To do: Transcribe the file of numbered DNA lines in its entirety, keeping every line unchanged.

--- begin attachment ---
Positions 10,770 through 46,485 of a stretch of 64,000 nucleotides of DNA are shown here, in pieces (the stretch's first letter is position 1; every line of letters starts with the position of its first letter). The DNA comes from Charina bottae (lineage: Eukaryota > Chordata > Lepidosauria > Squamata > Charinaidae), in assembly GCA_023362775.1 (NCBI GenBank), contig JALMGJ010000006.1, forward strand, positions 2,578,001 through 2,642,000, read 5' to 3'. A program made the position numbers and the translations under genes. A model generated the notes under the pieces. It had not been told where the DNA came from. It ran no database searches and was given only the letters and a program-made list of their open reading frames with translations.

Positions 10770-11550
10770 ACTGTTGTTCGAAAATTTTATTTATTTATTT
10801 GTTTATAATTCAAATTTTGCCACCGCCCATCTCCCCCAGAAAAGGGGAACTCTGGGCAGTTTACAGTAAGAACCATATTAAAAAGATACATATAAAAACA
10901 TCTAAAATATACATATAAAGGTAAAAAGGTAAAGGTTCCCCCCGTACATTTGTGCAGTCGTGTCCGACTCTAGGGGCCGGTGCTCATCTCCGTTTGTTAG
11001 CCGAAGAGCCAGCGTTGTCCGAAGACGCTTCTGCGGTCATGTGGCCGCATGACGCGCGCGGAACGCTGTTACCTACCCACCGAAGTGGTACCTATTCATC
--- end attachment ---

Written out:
Positions 10,770 through 46,485 of a stretch of 64,000 nucleotides of DNA are shown here, in pieces (the stretch's first letter is position 1; every line of letters starts with the position of its first letter). The DNA comes from Charina bottae (lineage: Eukaryota > Chordata > Lepidosauria > Squamata > Charinaidae), in assembly GCA_023362775.1 (NCBI GenBank), contig JALMGJ010000006.1, forward strand, positions 2,578,001 through 2,642,000, read 5' to 3'. A program made the position numbers and the translations under genes. A model generated the notes under the pieces. It had not been told where the DNA came from. It ran no database searches and was given only the letters and a program-made list of their open reading frames with translations.

Positions 10770-11550
10770 ACTGTTGTTCGAAAATTTTATTTATTTATTT
10801 GTTTATAATTCAAATTTTGCCACCGCCCATCTCCCCCAGAAAAGGGGAACTCTGGGCAGTTTACAGTAAGAACCATATTAAAAAGATACATATAAAAACA
10901 TCTAAAATATACATATAAAGGTAAAAAGGTAAAGGTTCCCCCCGTACATTTGTGCAGTCGTGTCCGACTCTAGGGGCCGGTGCTCATCTCCGTTTGTTAG
11001 CCGAAGAGCCAGCGTTGTCCGAAGACGCTTCTGCGGTCATGTGGCCGCATGACGCGCGCGGAACGCTGTTACCTACCCACCGAAGTGGTACCTATTCATC